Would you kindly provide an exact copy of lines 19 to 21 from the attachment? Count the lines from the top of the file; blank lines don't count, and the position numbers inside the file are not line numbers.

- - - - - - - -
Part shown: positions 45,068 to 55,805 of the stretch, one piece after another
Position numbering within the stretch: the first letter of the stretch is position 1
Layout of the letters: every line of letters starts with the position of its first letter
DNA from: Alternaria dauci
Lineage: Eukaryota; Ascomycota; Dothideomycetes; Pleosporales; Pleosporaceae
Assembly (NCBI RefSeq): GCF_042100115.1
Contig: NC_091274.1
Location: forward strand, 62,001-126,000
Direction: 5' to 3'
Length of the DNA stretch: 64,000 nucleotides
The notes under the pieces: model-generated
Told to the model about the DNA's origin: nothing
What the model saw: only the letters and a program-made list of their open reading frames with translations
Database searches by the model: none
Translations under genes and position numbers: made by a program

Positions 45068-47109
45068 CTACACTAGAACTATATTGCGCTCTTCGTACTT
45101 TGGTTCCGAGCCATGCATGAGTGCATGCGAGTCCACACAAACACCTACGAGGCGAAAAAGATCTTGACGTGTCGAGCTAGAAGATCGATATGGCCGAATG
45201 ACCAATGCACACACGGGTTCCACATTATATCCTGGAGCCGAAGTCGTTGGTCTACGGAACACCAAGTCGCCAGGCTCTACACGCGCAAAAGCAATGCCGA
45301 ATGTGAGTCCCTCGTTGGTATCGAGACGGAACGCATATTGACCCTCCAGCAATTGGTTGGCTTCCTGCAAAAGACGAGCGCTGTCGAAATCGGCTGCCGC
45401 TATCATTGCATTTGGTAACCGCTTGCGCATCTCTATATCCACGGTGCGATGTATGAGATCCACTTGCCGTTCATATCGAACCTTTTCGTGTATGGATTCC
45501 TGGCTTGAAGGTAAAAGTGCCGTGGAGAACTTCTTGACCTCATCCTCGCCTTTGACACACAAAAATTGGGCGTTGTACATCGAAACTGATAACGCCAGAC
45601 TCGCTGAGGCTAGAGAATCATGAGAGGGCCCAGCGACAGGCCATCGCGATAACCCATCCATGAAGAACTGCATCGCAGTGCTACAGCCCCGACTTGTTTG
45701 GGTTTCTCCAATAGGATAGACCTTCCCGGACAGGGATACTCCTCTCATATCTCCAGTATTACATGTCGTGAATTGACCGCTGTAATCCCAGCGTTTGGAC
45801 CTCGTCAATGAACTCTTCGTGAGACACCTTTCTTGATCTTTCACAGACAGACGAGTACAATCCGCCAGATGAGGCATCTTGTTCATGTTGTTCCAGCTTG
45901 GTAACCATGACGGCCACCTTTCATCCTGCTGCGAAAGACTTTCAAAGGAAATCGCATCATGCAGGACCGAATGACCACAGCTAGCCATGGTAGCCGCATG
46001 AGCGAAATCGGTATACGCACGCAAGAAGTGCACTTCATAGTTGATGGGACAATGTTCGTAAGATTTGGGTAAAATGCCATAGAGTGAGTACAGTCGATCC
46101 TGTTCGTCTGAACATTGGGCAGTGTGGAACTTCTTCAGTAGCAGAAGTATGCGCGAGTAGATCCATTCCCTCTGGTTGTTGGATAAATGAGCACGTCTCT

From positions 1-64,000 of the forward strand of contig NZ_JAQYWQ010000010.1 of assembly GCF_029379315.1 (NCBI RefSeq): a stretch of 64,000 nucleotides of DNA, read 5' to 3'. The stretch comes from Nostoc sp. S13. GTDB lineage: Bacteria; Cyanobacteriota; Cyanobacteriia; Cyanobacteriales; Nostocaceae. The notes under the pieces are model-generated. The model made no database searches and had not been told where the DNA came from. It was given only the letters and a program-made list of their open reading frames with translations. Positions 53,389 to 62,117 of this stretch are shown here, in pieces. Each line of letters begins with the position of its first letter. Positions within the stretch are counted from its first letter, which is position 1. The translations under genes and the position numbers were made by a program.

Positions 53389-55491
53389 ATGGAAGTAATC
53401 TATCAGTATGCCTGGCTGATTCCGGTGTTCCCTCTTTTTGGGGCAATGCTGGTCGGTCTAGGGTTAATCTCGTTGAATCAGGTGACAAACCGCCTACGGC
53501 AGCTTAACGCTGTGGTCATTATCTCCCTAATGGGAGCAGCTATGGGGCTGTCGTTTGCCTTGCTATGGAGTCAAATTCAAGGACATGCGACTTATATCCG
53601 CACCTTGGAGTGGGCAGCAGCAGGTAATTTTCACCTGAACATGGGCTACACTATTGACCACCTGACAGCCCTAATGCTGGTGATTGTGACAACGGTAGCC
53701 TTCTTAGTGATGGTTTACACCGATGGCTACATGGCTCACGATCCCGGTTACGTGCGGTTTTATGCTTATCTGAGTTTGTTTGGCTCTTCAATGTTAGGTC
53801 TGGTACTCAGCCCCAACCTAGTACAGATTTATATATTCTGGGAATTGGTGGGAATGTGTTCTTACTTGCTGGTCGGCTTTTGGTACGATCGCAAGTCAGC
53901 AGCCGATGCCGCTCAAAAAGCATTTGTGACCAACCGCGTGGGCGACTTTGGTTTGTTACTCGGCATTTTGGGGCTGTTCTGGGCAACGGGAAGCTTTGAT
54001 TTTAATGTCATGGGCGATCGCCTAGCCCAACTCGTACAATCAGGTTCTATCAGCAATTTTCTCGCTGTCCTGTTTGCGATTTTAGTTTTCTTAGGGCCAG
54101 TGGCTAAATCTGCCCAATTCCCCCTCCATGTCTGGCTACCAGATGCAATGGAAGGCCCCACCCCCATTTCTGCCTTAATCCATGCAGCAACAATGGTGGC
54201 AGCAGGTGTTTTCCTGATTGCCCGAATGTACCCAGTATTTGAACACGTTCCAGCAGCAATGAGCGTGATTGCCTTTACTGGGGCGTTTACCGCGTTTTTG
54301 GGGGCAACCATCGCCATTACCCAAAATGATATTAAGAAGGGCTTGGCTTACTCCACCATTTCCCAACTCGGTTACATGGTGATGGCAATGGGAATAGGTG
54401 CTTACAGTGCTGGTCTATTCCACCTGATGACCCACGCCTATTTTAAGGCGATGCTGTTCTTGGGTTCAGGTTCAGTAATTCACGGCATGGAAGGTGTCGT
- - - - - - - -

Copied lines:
45201 ACCAATGCACACACGGGTTCCACATTATATCCTGGAGCCGAAGTCGTTGGTCTACGGAACACCAAGTCGCCAGGCTCTACACGCGCAAAAGCAATGCCGA
45301 ATGTGAGTCCCTCGTTGGTATCGAGACGGAACGCATATTGACCCTCCAGCAATTGGTTGGCTTCCTGCAAAAGACGAGCGCTGTCGAAATCGGCTGCCGC
45401 TATCATTGCATTTGGTAACCGCTTGCGCATCTCTATATCCACGGTGCGATGTATGAGATCCACTTGCCGTTCATATCGAACCTTTTCGTGTATGGATTCC